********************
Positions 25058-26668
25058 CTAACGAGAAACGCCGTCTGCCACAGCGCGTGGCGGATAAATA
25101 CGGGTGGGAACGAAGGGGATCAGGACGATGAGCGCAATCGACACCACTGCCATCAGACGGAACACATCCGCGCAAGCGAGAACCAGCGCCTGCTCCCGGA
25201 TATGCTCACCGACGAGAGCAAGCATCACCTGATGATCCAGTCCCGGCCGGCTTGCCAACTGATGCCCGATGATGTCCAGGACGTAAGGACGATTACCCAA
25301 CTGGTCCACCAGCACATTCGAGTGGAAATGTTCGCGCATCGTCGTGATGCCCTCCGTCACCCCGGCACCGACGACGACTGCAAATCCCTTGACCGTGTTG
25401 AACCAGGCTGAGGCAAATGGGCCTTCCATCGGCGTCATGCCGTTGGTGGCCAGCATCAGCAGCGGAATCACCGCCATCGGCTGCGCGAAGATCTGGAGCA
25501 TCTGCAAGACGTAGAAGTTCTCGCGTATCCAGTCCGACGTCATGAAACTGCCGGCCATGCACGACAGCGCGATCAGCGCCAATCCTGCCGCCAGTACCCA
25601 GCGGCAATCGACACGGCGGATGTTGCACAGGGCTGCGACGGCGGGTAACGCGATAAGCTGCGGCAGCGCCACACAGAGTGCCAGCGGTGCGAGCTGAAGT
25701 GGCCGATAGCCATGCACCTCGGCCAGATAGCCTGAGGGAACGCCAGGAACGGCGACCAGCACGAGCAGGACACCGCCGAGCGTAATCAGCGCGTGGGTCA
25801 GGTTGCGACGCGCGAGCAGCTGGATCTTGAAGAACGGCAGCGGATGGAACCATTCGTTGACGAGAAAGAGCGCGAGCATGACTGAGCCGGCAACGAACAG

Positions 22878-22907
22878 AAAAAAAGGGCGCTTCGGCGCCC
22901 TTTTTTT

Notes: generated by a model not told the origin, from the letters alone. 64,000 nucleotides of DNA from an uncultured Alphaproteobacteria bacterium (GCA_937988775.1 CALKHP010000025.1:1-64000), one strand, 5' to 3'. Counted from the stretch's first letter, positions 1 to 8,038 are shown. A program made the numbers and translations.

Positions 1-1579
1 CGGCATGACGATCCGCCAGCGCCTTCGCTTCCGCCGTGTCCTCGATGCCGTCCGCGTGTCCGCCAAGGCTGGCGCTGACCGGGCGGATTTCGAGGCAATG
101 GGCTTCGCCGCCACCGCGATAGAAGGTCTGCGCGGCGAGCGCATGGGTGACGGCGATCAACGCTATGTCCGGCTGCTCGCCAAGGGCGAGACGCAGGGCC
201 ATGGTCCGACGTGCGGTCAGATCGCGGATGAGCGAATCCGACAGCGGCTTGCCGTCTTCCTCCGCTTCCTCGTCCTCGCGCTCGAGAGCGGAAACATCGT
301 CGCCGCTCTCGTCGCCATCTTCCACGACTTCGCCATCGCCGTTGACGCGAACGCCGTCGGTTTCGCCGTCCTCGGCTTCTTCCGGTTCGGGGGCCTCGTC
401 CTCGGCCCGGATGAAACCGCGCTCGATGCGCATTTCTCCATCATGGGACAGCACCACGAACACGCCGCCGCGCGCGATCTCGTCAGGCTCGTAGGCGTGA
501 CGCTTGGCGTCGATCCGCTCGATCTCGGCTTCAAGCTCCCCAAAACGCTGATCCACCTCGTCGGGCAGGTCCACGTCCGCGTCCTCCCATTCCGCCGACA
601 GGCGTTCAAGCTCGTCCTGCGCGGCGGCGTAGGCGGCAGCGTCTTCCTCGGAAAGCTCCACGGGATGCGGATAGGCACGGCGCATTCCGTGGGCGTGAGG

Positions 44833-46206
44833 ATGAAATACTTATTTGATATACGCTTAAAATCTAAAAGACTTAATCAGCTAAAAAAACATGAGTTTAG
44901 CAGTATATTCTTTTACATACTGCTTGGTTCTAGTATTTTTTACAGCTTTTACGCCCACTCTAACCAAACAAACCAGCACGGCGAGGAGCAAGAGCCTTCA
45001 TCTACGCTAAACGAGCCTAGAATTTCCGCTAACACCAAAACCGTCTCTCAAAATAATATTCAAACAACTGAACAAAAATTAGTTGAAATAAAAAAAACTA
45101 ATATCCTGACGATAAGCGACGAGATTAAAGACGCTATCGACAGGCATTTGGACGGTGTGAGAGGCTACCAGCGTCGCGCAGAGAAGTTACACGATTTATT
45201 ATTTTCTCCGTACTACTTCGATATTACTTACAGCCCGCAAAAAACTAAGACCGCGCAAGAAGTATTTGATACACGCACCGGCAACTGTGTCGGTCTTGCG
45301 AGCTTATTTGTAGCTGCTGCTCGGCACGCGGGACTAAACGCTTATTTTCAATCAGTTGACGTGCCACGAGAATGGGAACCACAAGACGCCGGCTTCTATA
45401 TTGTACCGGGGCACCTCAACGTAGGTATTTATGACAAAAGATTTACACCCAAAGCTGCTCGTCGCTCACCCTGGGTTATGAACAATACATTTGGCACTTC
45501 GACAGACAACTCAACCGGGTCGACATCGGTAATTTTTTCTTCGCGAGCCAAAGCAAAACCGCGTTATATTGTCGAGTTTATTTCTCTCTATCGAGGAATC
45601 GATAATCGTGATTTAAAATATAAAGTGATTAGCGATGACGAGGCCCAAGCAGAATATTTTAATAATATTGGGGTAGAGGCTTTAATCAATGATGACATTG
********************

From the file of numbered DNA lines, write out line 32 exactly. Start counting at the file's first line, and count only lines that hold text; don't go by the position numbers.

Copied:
45601 GATAATCGTGATTTAAAATATAAAGTGATTAGCGATGACGAGGCCCAAGCAGAATATTTTAATAATATTGGGGTAGAGGCTTTAATCAATGATGACATTG